Get the roof…

 

…then get the hell off the roof!

How many people does it take?

picture courtesy of www.firefighterclosecalls.com

12 comments

12 Comments so far

  1. Jimm May 3rd, 2006 11:27 am

    I’m all about getting the roof. Trust me I am. But it looks like they are trying every tactic possible. What’s that hoseline for? You just know they opened it up into the vent hole. Talk about pushing fire! -Jimm-

  2. 52capt. September 25th, 2006 2:51 pm

    SAFETY SAFETY SAFETY, How many does one need to open the roof? Just an accident waiting to happen. I’m sure that some of those brother’s could br used to do other functions on the fireground. Where’s the Safety officer?

  3. acklan February 22nd, 2008 11:55 am

    I know this is almost 2 1\2 year old post but I could not resist.
    The problem is not the overly aggressive fire fighters on the roof, it is the underly assertive Chief standing in the fore ground. He should have limited the task to the company officer and his fire fighters (limit to two).
    To address the line on the roof, I have been there. We have houses similar to that one all over my district (City). Low pitch roofs with limited or no access from below. On several occasions I have attacked the fire from a 6’x6′ on the roof instead of working from limited space below. Works for me. Doing this we have been able to limit smoke and water damage on many structures, but as you point out it does look bad out of context.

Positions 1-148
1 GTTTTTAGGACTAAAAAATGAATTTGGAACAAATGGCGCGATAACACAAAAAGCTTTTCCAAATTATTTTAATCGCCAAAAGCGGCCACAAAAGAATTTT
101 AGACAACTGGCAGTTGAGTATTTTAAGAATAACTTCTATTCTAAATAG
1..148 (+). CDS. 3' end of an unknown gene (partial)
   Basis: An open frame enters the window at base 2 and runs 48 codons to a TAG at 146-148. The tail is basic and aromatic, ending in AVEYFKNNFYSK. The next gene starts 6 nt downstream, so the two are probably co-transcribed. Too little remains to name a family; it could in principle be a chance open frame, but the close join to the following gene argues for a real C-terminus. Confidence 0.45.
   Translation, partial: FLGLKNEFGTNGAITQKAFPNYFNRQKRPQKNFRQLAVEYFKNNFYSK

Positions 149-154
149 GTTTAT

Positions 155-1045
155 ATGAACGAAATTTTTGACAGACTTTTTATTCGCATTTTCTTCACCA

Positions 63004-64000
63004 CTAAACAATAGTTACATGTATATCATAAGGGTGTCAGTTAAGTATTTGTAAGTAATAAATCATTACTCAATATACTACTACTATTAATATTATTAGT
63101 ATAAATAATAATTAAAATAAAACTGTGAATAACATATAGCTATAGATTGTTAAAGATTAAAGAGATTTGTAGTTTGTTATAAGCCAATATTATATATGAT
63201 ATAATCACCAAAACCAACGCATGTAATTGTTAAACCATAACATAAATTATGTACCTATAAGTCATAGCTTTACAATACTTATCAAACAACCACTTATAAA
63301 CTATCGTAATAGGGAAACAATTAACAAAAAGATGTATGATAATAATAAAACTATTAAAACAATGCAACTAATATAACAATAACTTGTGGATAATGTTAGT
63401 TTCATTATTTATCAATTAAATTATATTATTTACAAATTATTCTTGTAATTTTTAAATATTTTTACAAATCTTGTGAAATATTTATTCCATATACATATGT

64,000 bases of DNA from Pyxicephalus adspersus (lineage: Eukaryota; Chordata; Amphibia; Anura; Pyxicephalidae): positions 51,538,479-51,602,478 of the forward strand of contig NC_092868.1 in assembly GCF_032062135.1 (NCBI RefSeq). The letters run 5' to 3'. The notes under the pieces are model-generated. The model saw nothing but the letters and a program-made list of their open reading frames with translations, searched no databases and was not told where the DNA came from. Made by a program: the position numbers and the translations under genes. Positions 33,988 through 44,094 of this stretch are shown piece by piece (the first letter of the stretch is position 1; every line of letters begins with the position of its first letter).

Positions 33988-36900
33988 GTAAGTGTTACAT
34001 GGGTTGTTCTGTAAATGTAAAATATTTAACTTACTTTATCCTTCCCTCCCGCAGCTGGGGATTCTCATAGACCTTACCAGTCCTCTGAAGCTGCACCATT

Even if that were the case you should only need 4 FFs total on the roof, one extra to handle the line.

  4. facetothefloor February 22nd, 2008 6:10 pm

    Only time a hand line should go to the roof is when a trench cut is being performed. Otherwise as “jimm” states you push fire throughout the attic space and gravely endanger the troops deployed inside.

    At PD’s we can eliminate roof ops and perform ventilation via gabled ends of structure to further our time on the green side of the grass.

    The more I look at that picture, the more I wonder if anyone reads anymore. Or, they are an exterior firefighting department and this is all in a days work for them. Notice no door or window is taken yet there is a hole in the roof.
    Scary photo.

  5. acklan February 22nd, 2008 6:43 pm

    [quote]